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Jon Tester failed to fully live up to his ethics pledge at the center of the 2006 campaign



Democratic Sen. Jon Tester has failed to keep many promises he made during his first Senate campaign in 2006, including publicly releasing meetings between his Senate staff members and lobbyists.

CNN’s KFile reviewed the lofty promises the Montana Democrat made while running against a Republican he successfully portrayed as a Washington insider with ties to lobbyists. On this point as on others, Tester, candidate for re-election in 2024, did not keep his commitment.

“I will end secret meetings with lobbyists. At the end of each business day, I will post a list of all office meetings that I or my team have had with a lobbyist,” Tester pledged in 2006.

But a review of archived versions of Tester’s Senate website shows that while he posted his own meetings, no staff meetings were ever posted — which one expert said would leave out most of the work crucially carried out on legislation by special interest groups.

“It’s the employees who collect all the information at the beginning, trying to understand all the issues so they can inform their boss first, which usually requires long meetings with lobbyists,” said Kedric Payne, vice president of the band. president of the Campaign Legal Center, a nonpartisan ethics and campaign watchdog group.

Payne added that the relationship between congressional staff and lobbyists is “very close”: Lobbyists provide their expertise to staff, which gives them a way to advocate for their clients’ interests.

Congressional ethics and the fraud and corruption scandal involving Republican lobbyist Jack Abramoff were the focus of Tester’s 2006 race against Republican Senator Conrad Burns. Burns found himself criticized for his ties to Abramoff, who was jailed over the scandal and was known for giving gifts, trips and campaign donations to members of Congress. Burns ultimately returned $150,000 in campaign donations he received from Abramoff and his clients and associates.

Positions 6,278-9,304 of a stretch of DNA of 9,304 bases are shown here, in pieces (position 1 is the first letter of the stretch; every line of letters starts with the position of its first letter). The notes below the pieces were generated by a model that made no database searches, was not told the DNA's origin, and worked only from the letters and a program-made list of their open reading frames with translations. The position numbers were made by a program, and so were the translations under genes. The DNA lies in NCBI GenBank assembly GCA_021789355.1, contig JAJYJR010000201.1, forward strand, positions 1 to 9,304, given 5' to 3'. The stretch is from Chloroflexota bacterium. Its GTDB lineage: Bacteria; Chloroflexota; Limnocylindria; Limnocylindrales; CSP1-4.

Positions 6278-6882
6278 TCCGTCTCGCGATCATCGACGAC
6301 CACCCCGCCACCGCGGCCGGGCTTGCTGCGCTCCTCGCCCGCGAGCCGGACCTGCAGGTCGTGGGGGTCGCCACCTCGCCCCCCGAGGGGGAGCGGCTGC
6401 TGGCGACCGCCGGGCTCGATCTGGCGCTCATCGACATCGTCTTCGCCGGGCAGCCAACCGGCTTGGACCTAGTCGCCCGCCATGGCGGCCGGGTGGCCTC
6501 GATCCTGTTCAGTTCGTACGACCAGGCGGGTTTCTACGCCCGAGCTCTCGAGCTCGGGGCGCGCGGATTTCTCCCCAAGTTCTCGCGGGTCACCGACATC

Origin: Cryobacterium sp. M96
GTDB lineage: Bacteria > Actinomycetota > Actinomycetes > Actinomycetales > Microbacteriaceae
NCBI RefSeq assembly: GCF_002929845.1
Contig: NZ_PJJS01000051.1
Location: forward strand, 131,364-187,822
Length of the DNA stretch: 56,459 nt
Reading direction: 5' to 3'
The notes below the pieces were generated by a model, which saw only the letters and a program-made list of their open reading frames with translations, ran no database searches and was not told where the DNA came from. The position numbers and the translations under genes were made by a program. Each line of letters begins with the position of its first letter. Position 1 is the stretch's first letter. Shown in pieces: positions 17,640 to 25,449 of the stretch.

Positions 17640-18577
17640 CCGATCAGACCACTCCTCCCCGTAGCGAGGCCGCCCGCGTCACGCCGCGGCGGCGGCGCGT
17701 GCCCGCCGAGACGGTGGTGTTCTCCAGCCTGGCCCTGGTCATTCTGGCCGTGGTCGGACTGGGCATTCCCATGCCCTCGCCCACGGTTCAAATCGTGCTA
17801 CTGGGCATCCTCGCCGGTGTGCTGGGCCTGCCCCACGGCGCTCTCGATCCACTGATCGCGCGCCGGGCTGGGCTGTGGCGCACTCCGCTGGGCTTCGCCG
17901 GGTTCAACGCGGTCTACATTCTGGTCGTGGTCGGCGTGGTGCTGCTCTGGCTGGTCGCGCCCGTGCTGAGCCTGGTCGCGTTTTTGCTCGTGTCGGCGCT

Two weeks after the 2006 election, Tester reiterated his support for limiting the influence of lobbyists by posting meetings.

“I know it’s difficult when you’re dealing with staff and offices of this size,” Tester said on “Meet the Press.” “But the fact is that people here need to know who we are meeting with so that they also have the opportunity to make a difference.”

In 2006, the Montana Democrat also pledged to advocate for stricter rules for lobbyists in meetings with congressional offices. During the campaign, Tester said he would “work to require all lobbyists to report on a publicly accessible website, on a weekly basis, every meeting they have with a member’s office “.

But a review of legislation sponsored or co-sponsored by Tester found that no such requirement had ever been introduced. In July, he reintroduced a bill he has supported since 2014 that would ban members of Congress from becoming lobbyists.

Tester’s office did not dispute that he had not introduced a bill on this topic, but provided internal emails showing that in July 2023 his office had inquired about the possibility of working on a new bill requiring monthly disclosure of meetings with members of Congress. And while his office did not acknowledge the failure to fulfill his promise, they said he took the initiative to fulfill his promise in other ways.